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California governor demands PG&E pay $100 to each customer affected by blackouts

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Utility company stands by outages in the face of withering public opinion and gubernatorial complaint

The dark silhouette of an Oakland building with tall spires, set against a twilight sky.
The Mormon Temple in Oakland, uncharacteristically dark during last week’s outages.
Photo by Ray Chavez/MediaNews Group/The Mercury News via Getty Images

Pacific Gas and Electric’s (PG&E) battered public image hit a new low after intentionally knocking out power to millions of customers for up to four days last week. Now Gov. Gavin Newsom wants the utility company to pay for its sins.

On Monday, Newsom sent a letter to utility President Bill Johnson demanding the company monetarily compensate residents affected by the premeditated blackout. The California governor also asked California Public Utilities Commission President Marybel Batjer to begin investigating PG&E over the outages.

In his message to Johnson, Newsom complained of “the unacceptable scope and duration of this outage,” attributing it to “PG&E prioritizing profit over public safety.”

Although the monetary payments the governor suggests are small—rebates to the tune of $250 for businesses and $100 for residences—the results would reach upwards of millions of dollars in expenses for the bankrupt company, given that PG&E outages affected more than 700,000 households.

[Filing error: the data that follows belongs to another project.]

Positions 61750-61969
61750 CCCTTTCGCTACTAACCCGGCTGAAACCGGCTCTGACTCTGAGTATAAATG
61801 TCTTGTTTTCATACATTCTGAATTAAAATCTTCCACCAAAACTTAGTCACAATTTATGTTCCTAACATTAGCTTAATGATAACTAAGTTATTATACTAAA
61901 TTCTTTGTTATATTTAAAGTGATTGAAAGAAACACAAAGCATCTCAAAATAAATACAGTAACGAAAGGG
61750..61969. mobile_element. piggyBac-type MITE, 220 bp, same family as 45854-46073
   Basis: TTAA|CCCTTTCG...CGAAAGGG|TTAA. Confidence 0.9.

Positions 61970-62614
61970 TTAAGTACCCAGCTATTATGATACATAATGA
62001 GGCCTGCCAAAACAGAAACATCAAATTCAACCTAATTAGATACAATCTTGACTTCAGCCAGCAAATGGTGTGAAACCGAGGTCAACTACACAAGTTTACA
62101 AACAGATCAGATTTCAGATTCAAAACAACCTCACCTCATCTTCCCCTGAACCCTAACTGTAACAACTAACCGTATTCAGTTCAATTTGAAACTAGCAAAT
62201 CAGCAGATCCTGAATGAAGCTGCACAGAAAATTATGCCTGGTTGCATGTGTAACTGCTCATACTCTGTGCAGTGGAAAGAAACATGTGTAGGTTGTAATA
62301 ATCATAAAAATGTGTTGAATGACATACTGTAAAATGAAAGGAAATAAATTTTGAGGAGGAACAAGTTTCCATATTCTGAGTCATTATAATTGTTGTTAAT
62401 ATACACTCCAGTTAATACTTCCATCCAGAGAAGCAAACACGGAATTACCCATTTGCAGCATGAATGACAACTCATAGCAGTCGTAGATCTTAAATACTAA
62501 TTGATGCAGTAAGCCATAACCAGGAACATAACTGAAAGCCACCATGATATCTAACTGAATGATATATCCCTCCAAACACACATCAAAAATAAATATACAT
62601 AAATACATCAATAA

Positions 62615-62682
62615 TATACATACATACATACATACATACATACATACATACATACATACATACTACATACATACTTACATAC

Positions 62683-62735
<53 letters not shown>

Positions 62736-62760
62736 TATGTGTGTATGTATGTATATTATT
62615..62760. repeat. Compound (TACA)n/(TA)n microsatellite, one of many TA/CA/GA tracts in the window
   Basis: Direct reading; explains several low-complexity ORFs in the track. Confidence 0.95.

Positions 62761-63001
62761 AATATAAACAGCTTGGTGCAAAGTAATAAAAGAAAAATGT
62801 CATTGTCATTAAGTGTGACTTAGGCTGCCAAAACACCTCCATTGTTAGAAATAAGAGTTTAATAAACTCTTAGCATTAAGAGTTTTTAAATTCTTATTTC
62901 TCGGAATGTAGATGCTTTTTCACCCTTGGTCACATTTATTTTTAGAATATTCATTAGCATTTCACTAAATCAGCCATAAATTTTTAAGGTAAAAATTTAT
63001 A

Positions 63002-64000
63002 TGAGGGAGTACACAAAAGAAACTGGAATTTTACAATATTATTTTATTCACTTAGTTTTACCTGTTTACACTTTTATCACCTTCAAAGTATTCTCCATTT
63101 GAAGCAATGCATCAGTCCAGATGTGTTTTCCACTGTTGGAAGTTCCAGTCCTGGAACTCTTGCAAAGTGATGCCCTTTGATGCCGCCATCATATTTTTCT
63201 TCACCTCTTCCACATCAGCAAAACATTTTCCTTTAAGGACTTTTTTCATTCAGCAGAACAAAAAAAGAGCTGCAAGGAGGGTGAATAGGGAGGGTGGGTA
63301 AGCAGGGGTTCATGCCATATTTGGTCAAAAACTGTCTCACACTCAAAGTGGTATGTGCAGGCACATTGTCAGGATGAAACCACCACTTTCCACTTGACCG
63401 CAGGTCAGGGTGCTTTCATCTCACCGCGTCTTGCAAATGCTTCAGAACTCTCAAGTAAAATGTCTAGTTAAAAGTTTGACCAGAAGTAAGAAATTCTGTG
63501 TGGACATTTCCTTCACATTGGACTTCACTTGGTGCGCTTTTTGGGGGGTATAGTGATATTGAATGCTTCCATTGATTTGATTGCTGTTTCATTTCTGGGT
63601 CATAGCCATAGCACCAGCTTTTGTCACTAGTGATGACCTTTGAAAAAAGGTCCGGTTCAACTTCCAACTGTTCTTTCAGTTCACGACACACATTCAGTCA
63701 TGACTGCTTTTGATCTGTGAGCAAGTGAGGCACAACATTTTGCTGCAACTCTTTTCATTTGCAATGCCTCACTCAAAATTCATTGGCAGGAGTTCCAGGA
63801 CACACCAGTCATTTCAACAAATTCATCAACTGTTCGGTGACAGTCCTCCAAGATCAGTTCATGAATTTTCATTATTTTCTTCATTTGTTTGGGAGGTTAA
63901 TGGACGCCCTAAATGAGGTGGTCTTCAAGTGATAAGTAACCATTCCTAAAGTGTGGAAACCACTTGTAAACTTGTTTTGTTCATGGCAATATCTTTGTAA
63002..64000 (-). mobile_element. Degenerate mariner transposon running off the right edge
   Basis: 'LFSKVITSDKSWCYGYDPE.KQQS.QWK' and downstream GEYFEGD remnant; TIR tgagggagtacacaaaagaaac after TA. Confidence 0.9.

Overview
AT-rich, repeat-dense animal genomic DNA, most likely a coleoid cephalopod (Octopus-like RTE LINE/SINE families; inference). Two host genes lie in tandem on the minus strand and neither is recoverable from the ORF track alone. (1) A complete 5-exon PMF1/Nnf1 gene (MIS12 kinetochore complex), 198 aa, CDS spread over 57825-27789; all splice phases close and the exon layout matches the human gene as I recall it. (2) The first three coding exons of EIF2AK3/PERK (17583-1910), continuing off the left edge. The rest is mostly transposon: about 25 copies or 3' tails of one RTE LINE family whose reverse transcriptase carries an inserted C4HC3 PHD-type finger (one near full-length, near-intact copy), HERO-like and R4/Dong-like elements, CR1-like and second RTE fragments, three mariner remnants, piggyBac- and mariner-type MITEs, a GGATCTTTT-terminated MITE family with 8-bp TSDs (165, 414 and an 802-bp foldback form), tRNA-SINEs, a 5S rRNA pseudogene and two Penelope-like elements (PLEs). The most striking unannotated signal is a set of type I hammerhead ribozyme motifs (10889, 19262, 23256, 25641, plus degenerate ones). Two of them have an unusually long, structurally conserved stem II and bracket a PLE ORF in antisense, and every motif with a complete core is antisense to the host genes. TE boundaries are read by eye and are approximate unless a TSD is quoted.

While Newsom initially called the blackouts a necessary decision given the risk of wildfire presented by weather conditions last week, the governor’s tone grew sharper as the crisis developed, accusing the utility company of neglecting safety measures and maintenance that could have avoided such problems.

In response, Johnson argued that increased risk and severity of wildfires in California prompted the power shutoffs. He defended the decision to pull the plug, even while apologizing to the public for the problems caused and for PR blunders—like sending executives to a lavish wine country party on the eve of the outages, a move the company president called “tone deaf.”

Beyond the outages, Newsom’s letter said that PG&E’s site crashed constantly in the days before and during the shutoff, which deprived many residents of critical information. He also said that the utility “struggled to implement basic protocols” such as notifying affected neighborhoods in time.

In a statement responding to the governor, Johnson emphasized that “there were no catastrophic wildfires” started during the outages and that CPUC approved the anti-wildfire measures that the company says it abided by for this action.

“We recognize this was a hardship for millions of people throughout Northern and Central California,” Johnson writes.

The reply, however, does not address the issue of compensatory payments. A separate statement issued the same day emphasizes the amount of work and resources the utility committed to restoring power and the severity of the weather conditions beforehand.

Also on Monday, the governor repeated his allegations about “astounding neglect and lack of preparation” in a letter to the CPUC, asking the regulatory agency to make a “comprehensive review” of PG&E’s decisions leading up to and during the outages.

Newsom argued that the utility should have to help customers set up backup power systems of their own in case of additional blackouts in the future.